Performance of Python 3
igouy2 at yahoo.com
Mon Mar 2 22:29:09 CET 2009
On Mar 2, 12:02 am, Stefan Behnel <stefan... at behnel.de> wrote:
> Isaac Gouy wrote:
> > On Mar 1, 11:24 am, Stefan Behnel wrote:
> >> Isaac Gouy wrote:
> >>> On Mar 1, 8:10 am, Stefan Behnel wrote:
> >>>> As long as that gives you improvements of
> >>>> 100-1000 times almost for free, I wouldn't bother too much with changing
> >>>> the platform just because someone shows me benchmark results of some code
> >>>> that I absolutely don't need in my daily work.
> >>> What examples do you have of 1000x improvement?
> >> We hear that from time to time on the Cython mailing list. Here's a recent
> >> example of a user who reported an 80 times speed-up before we helped in
> >> getting the code straight, which brought another factor of 20.
> >> Speed-ups in the order of several hundred times are not uncommon for
> >> computing intensive tasks and large data sets when you move from Python to
> >> Cython, as it generates very optimised C code.
> >> Stefan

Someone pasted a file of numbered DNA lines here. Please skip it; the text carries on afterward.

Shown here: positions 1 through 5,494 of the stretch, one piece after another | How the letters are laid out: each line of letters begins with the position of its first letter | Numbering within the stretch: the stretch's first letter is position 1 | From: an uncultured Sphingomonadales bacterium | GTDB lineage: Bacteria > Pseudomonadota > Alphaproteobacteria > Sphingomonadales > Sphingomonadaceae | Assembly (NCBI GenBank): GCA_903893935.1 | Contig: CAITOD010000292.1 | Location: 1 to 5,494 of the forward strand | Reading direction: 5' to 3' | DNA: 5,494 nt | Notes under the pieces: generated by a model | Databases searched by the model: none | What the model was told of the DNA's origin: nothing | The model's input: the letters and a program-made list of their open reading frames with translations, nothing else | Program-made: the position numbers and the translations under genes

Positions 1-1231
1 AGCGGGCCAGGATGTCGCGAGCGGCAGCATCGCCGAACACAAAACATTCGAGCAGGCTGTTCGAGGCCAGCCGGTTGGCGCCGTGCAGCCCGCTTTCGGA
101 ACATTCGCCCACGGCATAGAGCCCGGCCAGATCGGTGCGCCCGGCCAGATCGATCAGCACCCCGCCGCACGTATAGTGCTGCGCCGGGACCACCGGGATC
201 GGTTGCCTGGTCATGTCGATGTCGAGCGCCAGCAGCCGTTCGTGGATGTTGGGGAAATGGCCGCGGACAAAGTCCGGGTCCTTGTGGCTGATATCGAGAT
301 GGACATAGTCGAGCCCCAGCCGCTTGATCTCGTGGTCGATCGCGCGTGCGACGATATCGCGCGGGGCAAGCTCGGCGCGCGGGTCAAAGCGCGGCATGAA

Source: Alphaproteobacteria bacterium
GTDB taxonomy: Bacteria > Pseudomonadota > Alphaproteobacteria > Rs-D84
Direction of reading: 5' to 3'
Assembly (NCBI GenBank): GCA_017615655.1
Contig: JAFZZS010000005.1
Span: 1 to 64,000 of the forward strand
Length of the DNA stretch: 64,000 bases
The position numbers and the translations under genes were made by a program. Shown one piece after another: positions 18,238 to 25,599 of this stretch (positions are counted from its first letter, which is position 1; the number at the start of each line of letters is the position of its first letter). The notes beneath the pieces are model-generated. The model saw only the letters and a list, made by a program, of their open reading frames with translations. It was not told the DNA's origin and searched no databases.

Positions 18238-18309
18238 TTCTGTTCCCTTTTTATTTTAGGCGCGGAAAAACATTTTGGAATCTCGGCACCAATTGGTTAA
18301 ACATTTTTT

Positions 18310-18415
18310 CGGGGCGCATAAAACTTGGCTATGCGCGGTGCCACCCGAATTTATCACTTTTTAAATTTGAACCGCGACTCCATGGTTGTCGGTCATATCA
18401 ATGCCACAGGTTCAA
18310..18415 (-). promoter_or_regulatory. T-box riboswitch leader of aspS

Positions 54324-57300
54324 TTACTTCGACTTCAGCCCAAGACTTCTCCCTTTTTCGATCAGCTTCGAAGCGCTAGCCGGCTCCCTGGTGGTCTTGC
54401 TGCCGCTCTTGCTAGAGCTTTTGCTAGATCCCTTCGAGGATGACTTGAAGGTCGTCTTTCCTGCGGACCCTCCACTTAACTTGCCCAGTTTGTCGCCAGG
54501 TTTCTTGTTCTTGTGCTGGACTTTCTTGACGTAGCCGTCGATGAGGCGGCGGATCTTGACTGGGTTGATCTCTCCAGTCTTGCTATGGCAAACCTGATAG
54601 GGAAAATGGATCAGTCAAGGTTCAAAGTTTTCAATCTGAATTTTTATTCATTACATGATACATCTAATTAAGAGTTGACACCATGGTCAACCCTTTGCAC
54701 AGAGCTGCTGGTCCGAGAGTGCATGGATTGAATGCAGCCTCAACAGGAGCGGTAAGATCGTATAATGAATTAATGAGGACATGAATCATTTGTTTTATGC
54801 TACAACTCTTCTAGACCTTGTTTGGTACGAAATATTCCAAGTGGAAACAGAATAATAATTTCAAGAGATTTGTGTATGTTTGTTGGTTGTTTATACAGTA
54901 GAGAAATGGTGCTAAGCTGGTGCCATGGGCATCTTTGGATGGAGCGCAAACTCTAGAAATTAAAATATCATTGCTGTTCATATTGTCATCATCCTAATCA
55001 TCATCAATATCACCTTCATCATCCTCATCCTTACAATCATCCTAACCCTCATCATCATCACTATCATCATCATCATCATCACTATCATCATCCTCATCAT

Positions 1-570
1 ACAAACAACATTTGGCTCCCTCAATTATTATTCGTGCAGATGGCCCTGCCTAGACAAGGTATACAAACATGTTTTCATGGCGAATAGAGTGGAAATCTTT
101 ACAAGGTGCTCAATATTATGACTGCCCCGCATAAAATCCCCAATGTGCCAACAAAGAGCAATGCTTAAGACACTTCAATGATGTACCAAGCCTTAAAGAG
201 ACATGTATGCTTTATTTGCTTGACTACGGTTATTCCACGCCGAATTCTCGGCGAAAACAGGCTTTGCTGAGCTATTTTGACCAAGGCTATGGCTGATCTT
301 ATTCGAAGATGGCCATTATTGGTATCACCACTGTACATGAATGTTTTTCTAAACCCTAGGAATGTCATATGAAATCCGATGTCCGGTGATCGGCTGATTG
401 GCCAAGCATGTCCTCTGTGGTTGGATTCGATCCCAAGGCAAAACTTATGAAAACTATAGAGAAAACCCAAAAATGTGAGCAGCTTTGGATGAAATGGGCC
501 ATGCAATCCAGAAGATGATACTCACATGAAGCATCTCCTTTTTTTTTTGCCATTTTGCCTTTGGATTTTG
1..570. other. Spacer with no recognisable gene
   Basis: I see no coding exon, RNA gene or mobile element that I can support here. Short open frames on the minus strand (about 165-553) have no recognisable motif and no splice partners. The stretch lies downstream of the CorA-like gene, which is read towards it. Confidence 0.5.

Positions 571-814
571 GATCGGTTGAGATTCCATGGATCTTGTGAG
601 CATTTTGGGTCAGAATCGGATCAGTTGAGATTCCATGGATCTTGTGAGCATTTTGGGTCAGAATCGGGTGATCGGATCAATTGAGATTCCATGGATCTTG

> > "Now only the def line and the return line are using Python..." ;-)
> So? I did see your smiley, but I hope you are not trying to make a point
> here. If you look at the code (especially in this case, it might be more
> C-ish in others), you will see that it's Python. It just gets translated to
> very fast C code. Cython even has a "pure Python" mode where you can let
> your code run in ordinary Python and have Cython compile it if you feel
> like it. That gives you the best of both worlds: readable, easy to maintain
> code, that you can compile to C speed when you need high performance.
> Coming back to the original topic of this thread, when I look at the code
> examples that are compared here, I wouldn't be surprised if Cython could
> compile them to a faster executable straight away, without modification.
> Just install Cython 0.11 (which is close to release) and add
> import pyximport; pyximport.install(pyimport=True)
> before importing the benchmarked module. If you want more performance than
> what plain compilation gives you by itself, just add a few type
> declarations. You can use Python decorators for that, if you prefer keeping
> a standard Python program.
I think it would be silly to dispute whether or not programs that have
import psyco; psyco.bind are Python programs.
I'm not sure it would be equally silly to dispute whether or not
programs with type declarations have moved away from being Python
Of course, Cython is still kind-of neat.
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